Did You Know About African American Women's Clubs in Davenport During the Progressive Era?
During the Progressive era (1890 - 1920) women of all backgrounds joined clubs to advocate for social and political change. These movements included women's suffrage and prohibition. Progressive reformers strove to end political corruption, improve the lives of individuals, and increase government intervention to protect citizens. Read more about female reformers in the progressive era.
In Davenport African American women formed their own women's clubs, as they were not welcome in white women's clubs. In addition to issues faced by women in particular and citizens in general, African American women had additional issues to confront. For example, many African American women's clubs wanted to demonstrate that black women were as moral and refined as white women, contrary to widespread negative racist stereotypes about them. Anti-lynching campaigns were promoted by some African American Women's clubs, also an issue of more concern to African American women.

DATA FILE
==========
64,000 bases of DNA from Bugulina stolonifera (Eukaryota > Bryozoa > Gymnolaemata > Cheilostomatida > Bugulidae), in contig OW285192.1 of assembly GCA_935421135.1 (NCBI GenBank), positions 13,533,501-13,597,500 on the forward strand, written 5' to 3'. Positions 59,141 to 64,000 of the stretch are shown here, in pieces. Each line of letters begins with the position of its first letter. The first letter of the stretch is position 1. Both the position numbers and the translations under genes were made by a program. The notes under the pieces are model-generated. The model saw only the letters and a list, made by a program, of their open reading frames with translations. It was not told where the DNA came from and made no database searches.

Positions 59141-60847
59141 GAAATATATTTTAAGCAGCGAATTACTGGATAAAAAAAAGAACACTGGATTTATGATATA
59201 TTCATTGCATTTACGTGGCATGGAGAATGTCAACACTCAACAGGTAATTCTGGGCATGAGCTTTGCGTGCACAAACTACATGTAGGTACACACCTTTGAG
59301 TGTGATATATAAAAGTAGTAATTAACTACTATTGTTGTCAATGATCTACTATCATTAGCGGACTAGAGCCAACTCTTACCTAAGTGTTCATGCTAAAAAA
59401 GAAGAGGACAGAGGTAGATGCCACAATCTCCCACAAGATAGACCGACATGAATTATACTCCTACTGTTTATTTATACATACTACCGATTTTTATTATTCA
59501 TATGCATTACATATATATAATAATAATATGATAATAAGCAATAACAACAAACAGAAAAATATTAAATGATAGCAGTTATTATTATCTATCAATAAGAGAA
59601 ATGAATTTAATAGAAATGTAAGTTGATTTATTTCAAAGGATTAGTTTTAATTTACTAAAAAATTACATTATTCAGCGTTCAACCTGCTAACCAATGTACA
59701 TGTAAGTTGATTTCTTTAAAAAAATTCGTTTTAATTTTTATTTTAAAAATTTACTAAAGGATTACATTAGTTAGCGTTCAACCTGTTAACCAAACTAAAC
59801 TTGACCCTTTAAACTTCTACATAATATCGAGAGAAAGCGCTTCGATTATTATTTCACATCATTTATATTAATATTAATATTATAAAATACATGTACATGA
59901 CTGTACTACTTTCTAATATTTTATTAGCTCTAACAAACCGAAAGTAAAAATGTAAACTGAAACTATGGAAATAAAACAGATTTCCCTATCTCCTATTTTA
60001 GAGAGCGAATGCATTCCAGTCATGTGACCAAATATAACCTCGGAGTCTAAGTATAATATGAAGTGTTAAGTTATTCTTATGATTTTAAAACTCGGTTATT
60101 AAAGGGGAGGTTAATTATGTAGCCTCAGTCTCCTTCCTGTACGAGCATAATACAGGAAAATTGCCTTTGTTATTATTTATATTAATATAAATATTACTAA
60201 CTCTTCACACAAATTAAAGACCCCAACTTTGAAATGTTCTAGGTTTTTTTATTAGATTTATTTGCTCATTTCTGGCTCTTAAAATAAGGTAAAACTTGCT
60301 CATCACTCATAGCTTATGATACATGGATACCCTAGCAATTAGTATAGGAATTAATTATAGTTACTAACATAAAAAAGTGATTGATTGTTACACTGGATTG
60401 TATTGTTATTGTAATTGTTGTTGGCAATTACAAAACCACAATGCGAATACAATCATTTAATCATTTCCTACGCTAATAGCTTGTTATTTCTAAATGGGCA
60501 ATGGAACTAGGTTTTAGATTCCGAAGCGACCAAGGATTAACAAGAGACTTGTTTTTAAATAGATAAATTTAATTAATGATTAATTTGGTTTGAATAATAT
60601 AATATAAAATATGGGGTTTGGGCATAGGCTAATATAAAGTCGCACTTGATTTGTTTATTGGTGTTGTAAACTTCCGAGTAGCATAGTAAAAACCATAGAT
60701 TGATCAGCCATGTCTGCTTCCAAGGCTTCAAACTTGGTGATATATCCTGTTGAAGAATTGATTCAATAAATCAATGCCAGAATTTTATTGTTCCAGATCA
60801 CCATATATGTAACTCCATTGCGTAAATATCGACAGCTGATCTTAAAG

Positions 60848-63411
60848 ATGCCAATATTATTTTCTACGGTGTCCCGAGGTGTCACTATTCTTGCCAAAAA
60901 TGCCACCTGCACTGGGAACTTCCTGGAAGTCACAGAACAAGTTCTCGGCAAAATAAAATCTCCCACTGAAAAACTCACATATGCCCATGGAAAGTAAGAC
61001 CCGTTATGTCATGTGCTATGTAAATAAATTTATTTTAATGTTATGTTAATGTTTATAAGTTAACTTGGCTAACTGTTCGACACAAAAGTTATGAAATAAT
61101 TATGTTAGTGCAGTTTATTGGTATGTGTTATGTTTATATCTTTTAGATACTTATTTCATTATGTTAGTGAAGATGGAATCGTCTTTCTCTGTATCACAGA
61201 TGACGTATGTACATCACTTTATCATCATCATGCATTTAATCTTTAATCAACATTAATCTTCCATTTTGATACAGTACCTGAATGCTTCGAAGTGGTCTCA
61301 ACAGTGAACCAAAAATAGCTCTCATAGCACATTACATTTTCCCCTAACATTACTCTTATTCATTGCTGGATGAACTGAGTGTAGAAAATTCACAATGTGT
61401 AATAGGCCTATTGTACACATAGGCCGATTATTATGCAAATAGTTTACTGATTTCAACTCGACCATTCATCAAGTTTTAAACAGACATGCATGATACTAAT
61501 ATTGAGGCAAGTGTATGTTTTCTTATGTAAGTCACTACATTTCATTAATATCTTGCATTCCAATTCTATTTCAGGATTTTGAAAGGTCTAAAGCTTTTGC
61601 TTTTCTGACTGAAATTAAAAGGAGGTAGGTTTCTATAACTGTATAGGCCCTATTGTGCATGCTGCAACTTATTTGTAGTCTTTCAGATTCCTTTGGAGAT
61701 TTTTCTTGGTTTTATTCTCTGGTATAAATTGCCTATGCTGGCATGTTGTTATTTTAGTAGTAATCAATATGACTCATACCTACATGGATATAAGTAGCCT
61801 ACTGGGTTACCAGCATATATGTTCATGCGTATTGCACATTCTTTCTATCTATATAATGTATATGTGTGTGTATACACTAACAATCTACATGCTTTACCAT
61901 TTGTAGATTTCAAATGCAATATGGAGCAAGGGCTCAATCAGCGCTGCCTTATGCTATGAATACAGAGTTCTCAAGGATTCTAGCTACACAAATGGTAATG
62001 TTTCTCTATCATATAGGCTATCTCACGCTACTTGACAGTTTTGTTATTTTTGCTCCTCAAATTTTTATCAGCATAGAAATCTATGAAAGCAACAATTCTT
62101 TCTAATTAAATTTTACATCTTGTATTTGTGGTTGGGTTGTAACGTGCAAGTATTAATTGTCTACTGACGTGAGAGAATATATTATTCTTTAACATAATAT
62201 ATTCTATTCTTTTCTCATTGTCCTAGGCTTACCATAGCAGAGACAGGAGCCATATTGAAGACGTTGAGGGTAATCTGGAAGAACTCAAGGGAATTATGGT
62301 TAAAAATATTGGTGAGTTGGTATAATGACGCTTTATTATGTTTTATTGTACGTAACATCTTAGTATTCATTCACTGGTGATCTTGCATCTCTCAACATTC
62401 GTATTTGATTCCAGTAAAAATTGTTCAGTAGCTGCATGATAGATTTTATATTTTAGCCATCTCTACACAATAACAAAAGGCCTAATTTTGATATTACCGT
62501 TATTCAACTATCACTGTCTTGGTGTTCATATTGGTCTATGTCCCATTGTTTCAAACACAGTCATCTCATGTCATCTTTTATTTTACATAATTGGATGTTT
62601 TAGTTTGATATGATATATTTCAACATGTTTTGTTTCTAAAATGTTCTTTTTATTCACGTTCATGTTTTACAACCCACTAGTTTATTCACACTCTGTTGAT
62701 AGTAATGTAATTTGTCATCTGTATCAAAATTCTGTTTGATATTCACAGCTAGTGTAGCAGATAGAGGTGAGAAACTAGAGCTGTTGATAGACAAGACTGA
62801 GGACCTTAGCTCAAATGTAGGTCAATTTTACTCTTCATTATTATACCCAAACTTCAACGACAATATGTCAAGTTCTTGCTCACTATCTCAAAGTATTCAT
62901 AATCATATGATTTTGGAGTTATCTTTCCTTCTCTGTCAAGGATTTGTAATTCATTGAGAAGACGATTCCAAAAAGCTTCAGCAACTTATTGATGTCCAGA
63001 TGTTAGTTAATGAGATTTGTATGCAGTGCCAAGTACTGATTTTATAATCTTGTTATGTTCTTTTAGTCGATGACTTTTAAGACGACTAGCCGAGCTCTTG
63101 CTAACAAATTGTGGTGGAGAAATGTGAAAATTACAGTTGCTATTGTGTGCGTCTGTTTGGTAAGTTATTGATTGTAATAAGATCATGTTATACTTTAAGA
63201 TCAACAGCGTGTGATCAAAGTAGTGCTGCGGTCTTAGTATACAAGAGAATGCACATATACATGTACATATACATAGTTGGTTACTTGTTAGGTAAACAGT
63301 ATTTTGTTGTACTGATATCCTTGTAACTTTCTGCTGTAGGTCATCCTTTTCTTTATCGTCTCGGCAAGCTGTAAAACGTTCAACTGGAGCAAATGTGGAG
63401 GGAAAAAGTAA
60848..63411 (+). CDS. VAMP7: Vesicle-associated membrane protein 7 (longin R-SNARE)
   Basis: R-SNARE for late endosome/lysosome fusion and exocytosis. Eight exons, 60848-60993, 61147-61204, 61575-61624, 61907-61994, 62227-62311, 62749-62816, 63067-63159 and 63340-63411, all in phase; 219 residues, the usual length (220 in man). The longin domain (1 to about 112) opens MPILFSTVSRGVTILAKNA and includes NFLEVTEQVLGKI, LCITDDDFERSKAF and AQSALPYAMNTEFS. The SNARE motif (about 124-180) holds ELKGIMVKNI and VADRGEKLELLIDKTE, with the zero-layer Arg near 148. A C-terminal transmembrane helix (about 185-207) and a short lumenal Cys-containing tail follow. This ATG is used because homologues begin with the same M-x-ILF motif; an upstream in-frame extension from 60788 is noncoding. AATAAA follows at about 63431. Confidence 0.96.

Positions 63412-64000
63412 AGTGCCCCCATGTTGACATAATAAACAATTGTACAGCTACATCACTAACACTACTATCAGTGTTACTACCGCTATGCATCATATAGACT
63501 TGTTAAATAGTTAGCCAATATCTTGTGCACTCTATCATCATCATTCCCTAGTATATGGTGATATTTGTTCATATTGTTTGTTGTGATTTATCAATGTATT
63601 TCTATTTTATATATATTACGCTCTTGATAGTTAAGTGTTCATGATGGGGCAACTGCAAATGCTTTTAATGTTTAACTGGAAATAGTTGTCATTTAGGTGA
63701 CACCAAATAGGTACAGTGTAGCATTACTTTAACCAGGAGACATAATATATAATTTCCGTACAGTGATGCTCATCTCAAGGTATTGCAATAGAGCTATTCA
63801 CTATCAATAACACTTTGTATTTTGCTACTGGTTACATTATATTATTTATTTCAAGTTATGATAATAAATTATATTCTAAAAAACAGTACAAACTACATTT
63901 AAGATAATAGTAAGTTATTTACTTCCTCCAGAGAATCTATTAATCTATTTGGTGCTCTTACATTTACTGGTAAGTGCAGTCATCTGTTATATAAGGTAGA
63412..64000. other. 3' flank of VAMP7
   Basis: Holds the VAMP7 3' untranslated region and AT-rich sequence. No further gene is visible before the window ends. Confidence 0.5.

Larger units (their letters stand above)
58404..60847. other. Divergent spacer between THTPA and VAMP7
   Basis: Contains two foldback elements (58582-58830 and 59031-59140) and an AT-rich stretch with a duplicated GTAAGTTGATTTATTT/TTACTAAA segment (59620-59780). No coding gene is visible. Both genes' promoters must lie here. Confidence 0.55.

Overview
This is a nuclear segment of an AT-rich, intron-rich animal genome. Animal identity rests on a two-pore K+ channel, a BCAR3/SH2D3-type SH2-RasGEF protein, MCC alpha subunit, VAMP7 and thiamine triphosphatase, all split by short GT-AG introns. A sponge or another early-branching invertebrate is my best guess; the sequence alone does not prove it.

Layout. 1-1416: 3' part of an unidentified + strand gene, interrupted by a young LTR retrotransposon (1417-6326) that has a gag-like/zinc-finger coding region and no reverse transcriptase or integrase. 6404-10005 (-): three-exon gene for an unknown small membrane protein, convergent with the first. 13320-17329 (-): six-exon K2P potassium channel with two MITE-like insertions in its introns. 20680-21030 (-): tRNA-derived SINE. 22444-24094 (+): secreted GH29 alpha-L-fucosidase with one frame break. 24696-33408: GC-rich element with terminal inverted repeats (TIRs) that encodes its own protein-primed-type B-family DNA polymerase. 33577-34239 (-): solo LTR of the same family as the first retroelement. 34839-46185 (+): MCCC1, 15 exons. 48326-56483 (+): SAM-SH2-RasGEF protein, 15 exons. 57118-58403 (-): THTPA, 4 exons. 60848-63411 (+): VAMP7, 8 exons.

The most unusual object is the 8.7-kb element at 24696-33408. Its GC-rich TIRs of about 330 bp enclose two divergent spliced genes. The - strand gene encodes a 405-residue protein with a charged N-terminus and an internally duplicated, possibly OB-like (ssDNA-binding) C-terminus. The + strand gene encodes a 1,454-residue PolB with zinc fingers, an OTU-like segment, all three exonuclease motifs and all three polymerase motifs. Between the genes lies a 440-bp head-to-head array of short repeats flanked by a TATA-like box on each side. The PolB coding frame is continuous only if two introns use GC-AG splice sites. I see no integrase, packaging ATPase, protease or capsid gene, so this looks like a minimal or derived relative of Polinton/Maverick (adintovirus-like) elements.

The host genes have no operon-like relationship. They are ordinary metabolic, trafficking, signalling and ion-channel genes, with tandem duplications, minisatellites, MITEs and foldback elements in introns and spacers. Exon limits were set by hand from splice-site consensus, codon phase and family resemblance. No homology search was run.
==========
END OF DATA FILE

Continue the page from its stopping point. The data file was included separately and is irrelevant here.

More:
Read more at this Wikipedia article on the Woman's Club Movement, which has a section devoted to African American women's clubs if you scroll down.
By 1919, African American women in Davenport had formed about 13 women’s clubs, starting with the oldest, the Silver Autumn Leaf Club founded in 1893, to the two newest, the Young People’s Progressive League and the Madame C J Walker Club, both founded in 1919.
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